Investor’s first read - Brooksie’s edge before the open
Wednesday, August 15, 2012 9:17 a.m.
S&P 500: 1403.93
Nasdaq Comp.: 3016.98
Russell 2000: 796.88
A breakout-fakeout? Did institutions and traders sell into yesterday’s breakout above a 7-day consolidation ?
Too early to tell, but the market ran out of steam yesterday, as investors juggle positives, negatives and uncertainties
Frequently, stocks will enter a corrective phase right after a breakout above recent highs in what appeared to be a green light to load up.
A correction here would find initial support at DJIA 13050 (S&P 500: 1385). Breaking that, the next support would be DJIA 12,945 (S&P 500: 1375).
Another “breakout” (above DJIA 13,230) would be more significant, suggesting an attack on May’s DJIA 13,360 high.
We should be getting the word any day now !
This is a big week for economic reports. The Street is in a quandary, not sure whether it wants good news or bad news. Good news means the Fed is less likely to employ additional stimulus to the economy. Bad news suggests it will.
How pathetic is that? Wow!
At 8:30 this morning Consumer prices for July were reported unchanged as in the prior month.. Excluding food and energy, the CPI was up 0.1% in July vs. a gain of 0.2% in June.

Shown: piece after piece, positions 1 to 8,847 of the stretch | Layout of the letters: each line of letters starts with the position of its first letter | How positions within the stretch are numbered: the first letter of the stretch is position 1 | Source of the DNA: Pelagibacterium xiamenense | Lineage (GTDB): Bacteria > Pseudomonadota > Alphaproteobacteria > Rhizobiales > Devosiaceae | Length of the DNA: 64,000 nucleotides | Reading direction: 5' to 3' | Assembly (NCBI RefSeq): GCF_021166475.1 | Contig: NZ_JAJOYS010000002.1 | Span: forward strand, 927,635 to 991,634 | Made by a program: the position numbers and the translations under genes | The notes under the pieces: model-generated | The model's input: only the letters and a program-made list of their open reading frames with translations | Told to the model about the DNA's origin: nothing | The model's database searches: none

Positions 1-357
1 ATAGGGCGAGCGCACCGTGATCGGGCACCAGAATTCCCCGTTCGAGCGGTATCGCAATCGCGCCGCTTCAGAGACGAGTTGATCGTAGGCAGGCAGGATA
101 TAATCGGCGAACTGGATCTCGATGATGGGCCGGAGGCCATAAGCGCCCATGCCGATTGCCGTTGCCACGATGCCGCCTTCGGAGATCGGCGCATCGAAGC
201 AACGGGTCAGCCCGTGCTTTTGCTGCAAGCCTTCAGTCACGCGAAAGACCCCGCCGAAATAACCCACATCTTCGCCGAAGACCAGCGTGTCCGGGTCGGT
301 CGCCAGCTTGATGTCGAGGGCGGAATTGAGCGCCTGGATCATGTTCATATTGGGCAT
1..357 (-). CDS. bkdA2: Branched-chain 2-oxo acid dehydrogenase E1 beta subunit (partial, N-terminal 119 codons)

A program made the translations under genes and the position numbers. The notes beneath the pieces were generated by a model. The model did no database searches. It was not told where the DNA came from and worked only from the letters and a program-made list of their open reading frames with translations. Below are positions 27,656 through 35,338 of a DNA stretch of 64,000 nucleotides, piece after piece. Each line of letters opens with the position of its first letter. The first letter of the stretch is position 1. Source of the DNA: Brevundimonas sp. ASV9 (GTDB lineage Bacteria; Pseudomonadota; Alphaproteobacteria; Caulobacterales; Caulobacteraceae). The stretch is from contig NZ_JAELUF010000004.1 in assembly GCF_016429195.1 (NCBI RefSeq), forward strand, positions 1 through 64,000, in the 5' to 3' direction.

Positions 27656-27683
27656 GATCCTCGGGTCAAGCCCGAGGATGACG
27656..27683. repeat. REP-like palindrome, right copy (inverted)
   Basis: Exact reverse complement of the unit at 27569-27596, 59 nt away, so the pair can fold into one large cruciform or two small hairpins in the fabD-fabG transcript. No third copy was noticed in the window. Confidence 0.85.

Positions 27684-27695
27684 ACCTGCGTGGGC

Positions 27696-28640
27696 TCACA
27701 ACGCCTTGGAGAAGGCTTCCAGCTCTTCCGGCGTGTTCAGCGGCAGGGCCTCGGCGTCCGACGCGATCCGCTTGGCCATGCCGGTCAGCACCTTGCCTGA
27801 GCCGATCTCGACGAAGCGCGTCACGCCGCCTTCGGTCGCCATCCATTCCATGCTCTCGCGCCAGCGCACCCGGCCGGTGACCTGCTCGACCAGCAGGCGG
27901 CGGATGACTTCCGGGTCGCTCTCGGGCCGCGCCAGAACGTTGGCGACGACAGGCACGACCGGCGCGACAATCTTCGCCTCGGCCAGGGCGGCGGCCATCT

The Empire State Manufacturing Index declined 5.85 points in August vs. a gain of 7.39 ib July.
Facebook ($20.38 ) FB is testing the lowest price it has hit since its IPO at $38. Breaking that would pave the way for plunge to $16.88, my worst case projection.. It will need heavy volume to fulfill a classic selling climax, somewhere on the order of 200 million shares +. Down from its IPO price of $38 and high of $45, it will attract bargain hunters at some point, so be alert – they will show up, though news yesterday that hedge fund Tiger Management acquired 2 million shares of FB (price ??) didn’t do more than slow down its sell off. The ban on sales by insiders lifts Thursday the 16th as the first of several “lockup” periods end, indicating the potential exists for an increase in selling pressure.( Lock-up period: a period of 90 – 180 days after an IPO during which insiders are forbidden to sell shares).
SO, the big question is, will holders of these locked up shares sell ? With the stock down 43% from its IPO price, maybe not. However, the shares will overhang the market potentially putting a “lid” on the price as it attempts to move up.
Over the next nine months, close to 1.91 billion shares will become eligible for sale vs. 421 million shares trading now. Initially, 271 million shares will become eligible for sale Thursday.
Clearly, this is a deterrent to buyers, though a buyer “in-size” may want to test the waters. What would be good for the stock would be if one of the major holders like
Microsoft (MSFT), which sees itself as a strategic partner as it jousts for position with Google (GOOG), bought more. That would be very positive.
Goldman Sachs, Accel Partners and Microsoft control at least 200 million shares.*
As the worst ever major IPO, FB has lost$38.8 billion in market value since its May 17 offering.
An 8/14 Deal Journal article, “Facebook’s Lockup Expiration: Who Could Sell,” details the possibilities.